From Our Readers
April 17, 2015 6:00 am

If you’re in your early 20s and you had a dollar for every time that someone has asked a variation of “what do you want to be when you grow up?” you wouldn’t even have to worry about working. You’d already be loaded!

Since pre-school the world has insisted that we know what career we want to pursue, and that our career is our identity. If you’re like me, you’ve felt this pressure from your family, Barney, your career counselor, and everyone who attended your high school graduation party. But look: that’s not how life works, and our job doesn’t define our complete selves. Let’s blow this one-passion thing wide open.

I studied philosophy as an undergrad, and was dead-set on getting my PhD. Every single decision I made was in the service of getting into a PhD program. But when I was accepted into a great school, I found that I just couldn’t say yes. I suddenly realized that I didn’t want to be in academia. In fact, I had no idea what I wanted to do. Well…. crap. Now what?

I’m in my mid-20s and I’ve changed career paths three times already. I have had the chance to work with a lot of different people, hone in on what is most important to me, and know that if I change my mind again, it’s no biggie. It’s a great chance to try something new.

First things first: Don’t judge yourself for not being super psyched about a particular career. I know that it can feel like you’ve somehow failed because you haven’t figure out the thing that drives you. But that’s not a failure; it’s actually incredibly liberating. It provides the opportunity to take a look around, try things on for size, and explore a huge landscape of options.

Keeping yourself open to multiple job or career options means you’re probably a lot less likely to remain in a job that makes you unhappy, and less likely to get burned out. Options are freedom and power. If we’re open to pursuing other things, we won’t be as scared to say “see ya” to a crappy job, or take a risk on something like the Peace Corps or graduate school. Taking a more zen approach and not tying all decisions to a specific long-term goal frees us from career myopia, which will inevitably lead to frustration and discouragement.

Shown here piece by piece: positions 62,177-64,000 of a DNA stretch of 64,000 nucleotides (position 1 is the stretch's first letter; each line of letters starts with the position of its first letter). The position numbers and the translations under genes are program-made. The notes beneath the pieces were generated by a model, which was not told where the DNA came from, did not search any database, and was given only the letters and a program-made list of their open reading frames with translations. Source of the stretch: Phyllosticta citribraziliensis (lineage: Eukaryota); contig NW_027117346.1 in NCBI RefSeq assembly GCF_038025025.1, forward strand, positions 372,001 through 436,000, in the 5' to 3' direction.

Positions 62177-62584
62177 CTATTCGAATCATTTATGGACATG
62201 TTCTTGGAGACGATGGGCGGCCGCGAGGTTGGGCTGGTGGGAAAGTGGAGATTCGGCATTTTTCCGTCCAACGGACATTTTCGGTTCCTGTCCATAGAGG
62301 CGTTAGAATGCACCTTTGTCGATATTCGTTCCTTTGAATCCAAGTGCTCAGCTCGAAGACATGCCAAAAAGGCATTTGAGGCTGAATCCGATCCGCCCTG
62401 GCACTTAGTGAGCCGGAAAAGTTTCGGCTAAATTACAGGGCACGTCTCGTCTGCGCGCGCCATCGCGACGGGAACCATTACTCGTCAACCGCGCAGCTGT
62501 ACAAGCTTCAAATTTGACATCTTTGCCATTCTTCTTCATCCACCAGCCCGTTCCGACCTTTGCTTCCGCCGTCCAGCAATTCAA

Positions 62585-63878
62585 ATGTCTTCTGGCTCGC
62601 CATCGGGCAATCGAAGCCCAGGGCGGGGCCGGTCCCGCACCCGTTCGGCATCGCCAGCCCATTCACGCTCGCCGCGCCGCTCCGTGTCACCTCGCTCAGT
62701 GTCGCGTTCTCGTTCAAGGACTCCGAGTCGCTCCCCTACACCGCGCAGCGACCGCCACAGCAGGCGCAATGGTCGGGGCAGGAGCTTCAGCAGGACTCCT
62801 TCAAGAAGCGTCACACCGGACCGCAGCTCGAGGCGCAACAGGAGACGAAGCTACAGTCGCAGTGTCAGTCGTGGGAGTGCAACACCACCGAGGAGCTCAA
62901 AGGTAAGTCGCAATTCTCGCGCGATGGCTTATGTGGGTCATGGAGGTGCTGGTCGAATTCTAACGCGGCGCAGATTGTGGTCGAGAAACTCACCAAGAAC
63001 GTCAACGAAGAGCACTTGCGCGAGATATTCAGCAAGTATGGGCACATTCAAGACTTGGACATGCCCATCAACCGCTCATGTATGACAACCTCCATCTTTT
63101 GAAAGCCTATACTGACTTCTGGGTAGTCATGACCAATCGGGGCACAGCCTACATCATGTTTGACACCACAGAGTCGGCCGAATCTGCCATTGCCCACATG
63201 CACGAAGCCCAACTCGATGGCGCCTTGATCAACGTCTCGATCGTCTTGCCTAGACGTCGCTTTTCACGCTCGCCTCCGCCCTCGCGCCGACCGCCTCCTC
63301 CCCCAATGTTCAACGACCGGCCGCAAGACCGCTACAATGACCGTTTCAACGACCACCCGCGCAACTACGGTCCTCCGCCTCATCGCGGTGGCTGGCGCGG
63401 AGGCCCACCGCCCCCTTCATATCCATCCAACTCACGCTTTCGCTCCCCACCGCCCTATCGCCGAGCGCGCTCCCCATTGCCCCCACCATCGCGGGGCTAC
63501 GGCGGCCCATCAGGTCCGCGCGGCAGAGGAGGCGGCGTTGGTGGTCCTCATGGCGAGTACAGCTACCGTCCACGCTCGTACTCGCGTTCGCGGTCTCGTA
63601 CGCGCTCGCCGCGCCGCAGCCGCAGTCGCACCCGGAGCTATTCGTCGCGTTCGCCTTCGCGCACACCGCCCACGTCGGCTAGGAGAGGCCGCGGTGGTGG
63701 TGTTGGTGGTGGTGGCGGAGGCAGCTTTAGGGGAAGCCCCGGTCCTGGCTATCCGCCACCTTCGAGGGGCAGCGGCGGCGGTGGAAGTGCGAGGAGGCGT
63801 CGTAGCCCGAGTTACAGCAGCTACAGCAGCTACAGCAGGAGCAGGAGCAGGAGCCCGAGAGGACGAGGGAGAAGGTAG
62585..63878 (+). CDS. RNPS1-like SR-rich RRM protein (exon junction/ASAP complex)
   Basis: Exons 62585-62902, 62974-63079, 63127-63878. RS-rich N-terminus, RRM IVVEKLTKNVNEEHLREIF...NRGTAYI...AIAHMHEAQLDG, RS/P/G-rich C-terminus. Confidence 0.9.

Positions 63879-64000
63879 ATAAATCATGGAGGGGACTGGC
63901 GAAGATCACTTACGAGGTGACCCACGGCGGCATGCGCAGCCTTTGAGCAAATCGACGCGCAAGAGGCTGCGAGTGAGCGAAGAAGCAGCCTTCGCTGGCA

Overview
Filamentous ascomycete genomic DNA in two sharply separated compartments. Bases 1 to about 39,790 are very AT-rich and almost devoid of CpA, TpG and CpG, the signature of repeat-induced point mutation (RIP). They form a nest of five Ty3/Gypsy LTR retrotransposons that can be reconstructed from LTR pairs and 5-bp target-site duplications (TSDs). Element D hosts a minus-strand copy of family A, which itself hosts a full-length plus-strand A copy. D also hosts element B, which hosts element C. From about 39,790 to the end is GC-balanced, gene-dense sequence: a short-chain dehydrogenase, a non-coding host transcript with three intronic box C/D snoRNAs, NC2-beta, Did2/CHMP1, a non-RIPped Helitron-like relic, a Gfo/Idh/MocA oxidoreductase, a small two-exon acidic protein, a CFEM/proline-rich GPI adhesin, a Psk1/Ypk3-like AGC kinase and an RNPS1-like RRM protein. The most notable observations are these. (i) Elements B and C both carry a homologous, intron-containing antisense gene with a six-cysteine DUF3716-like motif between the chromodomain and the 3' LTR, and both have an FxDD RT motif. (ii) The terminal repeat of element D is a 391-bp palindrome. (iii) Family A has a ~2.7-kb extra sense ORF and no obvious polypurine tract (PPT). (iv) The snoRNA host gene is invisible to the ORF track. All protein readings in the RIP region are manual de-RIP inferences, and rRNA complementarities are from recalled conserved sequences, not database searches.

The other thing we can reexamine in our career pursuits is the idea that our job is who we are. Who we are is in part comprised by our work (we spend a heck of a lot of time on it, after all), but there is so much more to us than what we get paid for. Think of everything we have going for us that contributes to our lives: friends, hobbies, volunteer work, travels, family.

I’ve always hated the question “what do you want to be?” when the real question is “what do you want to do for a living?” The question of what sort of person we want to be can and should also change over time, just like jobs. Boxing ourselves in, especially when there is still so much life to be lived, just doesn’t make any sense. We need the flexibility and space to grow as human beings, so let’s stop confusing our job for who we are.

And look, everyone is different. Some people know they want to be a teacher when they’re 5 and that’s exactly what they end up doing and loving it. Some of us start off as professors and 15 years later find themselves getting their license to tattoo  (I know someone who did this, and she’s amazing).

Even if you never have a single theme that drives you more than anything else, you can still kick ass, make a contribution, and learn a ton along the way. All of which is totally valuable and fulfilling in its own right! Either way it’s fine so long as you feel fulfilled, productive, and hopefully appreciated as well.

This isn’t to put down anyone who really knows what they want to do and goes at it full force. That is an awesome gift to have, and plenty of us are envious. The message for everyone is: Go for it, whatever it is. If what you want to do sounds interesting or fun or worthwhile, give it a whirl. If it doesn’t work out, on to the next! You haven’t failed because you’ve changed course, you’ve decided to learn from your experience and take a chance on something new (feel free to use that line in interviews). There are so many different routes we can take between now and retirement (oh happy day!). Take some risks. We’re going to be OK out there.

Elizabeth King is a mid-20s environmentalist, feminist, ice cream and Futurama-loving writer, and non-profit lady warrior living in Chicago, IL. She also is working to bring back the low-five. Check her out on Instagram @mr.sweatpants if you like pictures of dogs, books, and unattractive selfies.

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